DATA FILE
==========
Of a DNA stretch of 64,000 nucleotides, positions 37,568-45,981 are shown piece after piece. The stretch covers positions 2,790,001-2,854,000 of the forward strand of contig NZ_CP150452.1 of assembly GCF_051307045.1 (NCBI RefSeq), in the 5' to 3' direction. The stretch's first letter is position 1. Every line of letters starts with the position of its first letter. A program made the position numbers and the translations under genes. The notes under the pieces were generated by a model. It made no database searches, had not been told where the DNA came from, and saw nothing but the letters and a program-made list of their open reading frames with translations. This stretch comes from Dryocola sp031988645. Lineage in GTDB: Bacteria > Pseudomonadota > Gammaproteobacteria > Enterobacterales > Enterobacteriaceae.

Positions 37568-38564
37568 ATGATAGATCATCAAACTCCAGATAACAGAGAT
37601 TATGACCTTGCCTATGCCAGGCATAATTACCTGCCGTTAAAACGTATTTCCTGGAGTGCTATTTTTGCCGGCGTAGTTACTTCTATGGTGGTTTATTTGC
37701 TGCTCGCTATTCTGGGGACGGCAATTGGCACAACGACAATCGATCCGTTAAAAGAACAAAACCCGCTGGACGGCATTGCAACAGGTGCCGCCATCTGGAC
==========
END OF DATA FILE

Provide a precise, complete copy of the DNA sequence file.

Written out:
Of a DNA stretch of 64,000 nucleotides, positions 37,568-45,981 are shown piece after piece. The stretch covers positions 2,790,001-2,854,000 of the forward strand of contig NZ_CP150452.1 of assembly GCF_051307045.1 (NCBI RefSeq), in the 5' to 3' direction. The stretch's first letter is position 1. Every line of letters starts with the position of its first letter. A program made the position numbers and the translations under genes. The notes under the pieces were generated by a model. It made no database searches, had not been told where the DNA came from, and saw nothing but the letters and a program-made list of their open reading frames with translations. This stretch comes from Dryocola sp031988645. Lineage in GTDB: Bacteria > Pseudomonadota > Gammaproteobacteria > Enterobacterales > Enterobacteriaceae.

Positions 37568-38564
37568 ATGATAGATCATCAAACTCCAGATAACAGAGAT
37601 TATGACCTTGCCTATGCCAGGCATAATTACCTGCCGTTAAAACGTATTTCCTGGAGTGCTATTTTTGCCGGCGTAGTTACTTCTATGGTGGTTTATTTGC
37701 TGCTCGCTATTCTGGGGACGGCAATTGGCACAACGACAATCGATCCGTTAAAAGAACAAAACCCGCTGGACGGCATTGCAACAGGTGCCGCCATCTGGAC